Kansas City's towing industry is a wreck.

One Tow Over the Line 

Kansas City's towing industry is a wreck.

Page 6 of 11

But Booth was a natural-born charmer, and his political instincts carried over to his work. Joe Booth Jr. says his father never met a stranger. "I remember going riding with him in his tow trucks. If we saw somebody waiting on the side of the road, we'd help them, get gas for them, change a tire. Somebody might say we just wanted money, but we were providing a service when they broke down. But that's the reason I didn't get into it. It's too much of a fight. Nobody wants to work together in this town and everybody is sue-happy. It's long hours and who's stealing from who. That's not my bag of tea."

Booth's Towing retained numerous private contracts with auto dealerships, garages, body shops, and insurance companies in an operation that managed satellite offices in St. Louis, Wichita, Springfield, Omaha, and Denver. Booth often flew by private plane to check up on things. He was no redneck grease monkey in dirty overalls.

Instead, he commanded a staff of 86 employees and required his drivers to wear clean uniforms.

"I don't go to work smellin', and I'm not braggin', I just don't do it," he says. "When I went to the office, I always had on a suit and tie. On Fridays, when everybody else was casual, I was dressed up. If my drivers didn't come to work in their uniforms, they didn't work. I took care of my accounts, and my accounts respected my company. If my drivers didn't do it my way, they didn't work for me. I don't believe in business casual and I don't believe in voice mail, either. If you call me, you are going to talk to me."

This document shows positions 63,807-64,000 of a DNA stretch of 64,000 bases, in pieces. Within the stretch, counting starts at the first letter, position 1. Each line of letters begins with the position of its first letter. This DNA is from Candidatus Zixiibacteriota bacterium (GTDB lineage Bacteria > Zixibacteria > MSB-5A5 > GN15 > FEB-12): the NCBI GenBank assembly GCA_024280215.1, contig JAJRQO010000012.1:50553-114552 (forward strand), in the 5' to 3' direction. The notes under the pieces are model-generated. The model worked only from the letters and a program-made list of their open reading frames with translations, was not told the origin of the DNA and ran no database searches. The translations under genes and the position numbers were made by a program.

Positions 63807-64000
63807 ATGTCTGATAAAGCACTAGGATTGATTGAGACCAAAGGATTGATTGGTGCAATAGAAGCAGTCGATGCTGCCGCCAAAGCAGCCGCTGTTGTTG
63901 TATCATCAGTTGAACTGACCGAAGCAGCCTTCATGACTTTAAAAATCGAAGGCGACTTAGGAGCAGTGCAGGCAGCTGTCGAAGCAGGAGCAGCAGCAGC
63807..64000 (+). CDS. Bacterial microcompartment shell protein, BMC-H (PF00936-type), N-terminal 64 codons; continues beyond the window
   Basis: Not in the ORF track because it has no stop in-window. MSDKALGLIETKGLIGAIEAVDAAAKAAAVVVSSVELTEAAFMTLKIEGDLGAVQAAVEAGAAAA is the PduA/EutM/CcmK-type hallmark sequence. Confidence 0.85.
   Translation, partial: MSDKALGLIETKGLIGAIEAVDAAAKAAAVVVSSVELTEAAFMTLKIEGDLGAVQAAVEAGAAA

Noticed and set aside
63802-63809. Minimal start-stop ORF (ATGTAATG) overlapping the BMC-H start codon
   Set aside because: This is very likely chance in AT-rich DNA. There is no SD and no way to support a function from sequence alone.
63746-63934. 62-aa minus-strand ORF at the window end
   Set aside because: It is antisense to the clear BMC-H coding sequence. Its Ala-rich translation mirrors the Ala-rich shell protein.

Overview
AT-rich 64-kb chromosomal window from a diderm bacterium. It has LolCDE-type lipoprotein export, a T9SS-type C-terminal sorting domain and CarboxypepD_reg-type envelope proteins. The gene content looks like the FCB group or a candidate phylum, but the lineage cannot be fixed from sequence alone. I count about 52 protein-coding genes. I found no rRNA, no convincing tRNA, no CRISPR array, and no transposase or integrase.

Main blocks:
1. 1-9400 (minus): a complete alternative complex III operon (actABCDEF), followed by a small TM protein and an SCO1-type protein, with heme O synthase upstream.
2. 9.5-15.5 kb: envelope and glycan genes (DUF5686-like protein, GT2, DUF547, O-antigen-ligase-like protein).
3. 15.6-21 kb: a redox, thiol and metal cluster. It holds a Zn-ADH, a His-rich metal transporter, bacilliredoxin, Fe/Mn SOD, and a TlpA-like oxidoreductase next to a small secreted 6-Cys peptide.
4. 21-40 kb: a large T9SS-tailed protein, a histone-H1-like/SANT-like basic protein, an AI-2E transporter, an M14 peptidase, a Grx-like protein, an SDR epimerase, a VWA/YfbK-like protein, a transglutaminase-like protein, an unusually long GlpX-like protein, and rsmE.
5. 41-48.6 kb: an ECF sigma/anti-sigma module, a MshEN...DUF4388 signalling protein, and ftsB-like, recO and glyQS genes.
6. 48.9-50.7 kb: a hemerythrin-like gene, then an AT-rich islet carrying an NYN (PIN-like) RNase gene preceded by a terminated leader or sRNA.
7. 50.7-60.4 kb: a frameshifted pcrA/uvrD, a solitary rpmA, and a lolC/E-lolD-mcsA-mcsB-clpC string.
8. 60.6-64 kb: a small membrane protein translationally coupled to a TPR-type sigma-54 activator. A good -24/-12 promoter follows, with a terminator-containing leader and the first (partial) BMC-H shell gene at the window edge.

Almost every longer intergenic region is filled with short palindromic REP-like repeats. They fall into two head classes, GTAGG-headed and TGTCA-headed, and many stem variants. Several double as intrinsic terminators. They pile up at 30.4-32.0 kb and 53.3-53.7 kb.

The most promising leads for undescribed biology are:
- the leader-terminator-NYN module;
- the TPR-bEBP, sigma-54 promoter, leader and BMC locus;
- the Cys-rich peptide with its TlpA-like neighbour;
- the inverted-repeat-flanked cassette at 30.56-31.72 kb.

He used a fleet of more than 60 trucks painted red and yellow, exemplifying his primal business philosophy: "I like them because they are aggressive colors," he says. "You can see them from a distance."

Booth was notorious for chastising competitors who had unsavory business practices that threatened the towing industry and cheated motorists. He especially disliked the wreck-chasers.

"Wreck-chasing is not the free enterprise system," Booth says. "It's unscrupulous tow operators using a system that lets them gouge people. It's fraud." Booth began pushing for local reform aimed at Kansas City's wreck-chasers in the early '80s, but competitors worried that he would fortify his stranglehold on the market and abuse his political connections to gain ownership of the city's impound lot. He attracted enemies like John Rocker would in a campaign for mayor of New York City.

Booth held Kansas City's towing contract for three decades. He says the deal was not particularly lucrative -- the city tows an average of 15,000 cars a year, but Booth's best years saw him haul 75,000 vehicles for much higher rates.

"The city contract was a pimple on the butt of an elephant," Joe says. "I used it strictly for advertising. Whenever there was a wreck on TV, you saw my trucks."

But, Booth says, failing health forced him out of business. He suffered from severe blood clotting in his lungs and lower extremities. In 1989 Joe almost died from sudden complications of his illness; he spent 40 days at Baptist Medical Center in guarded condition.

Booth says he sold his company's equipment and holdings to other operators in 1989. Over the next 10 years, Booth says, he settled into consulting businesses and selling insurance to tow operators for the Cretcher Lynch Co. of Kansas City, conveniently located in the office right above Booth's. For all intents, the King of Towing was no more in Kansas City.

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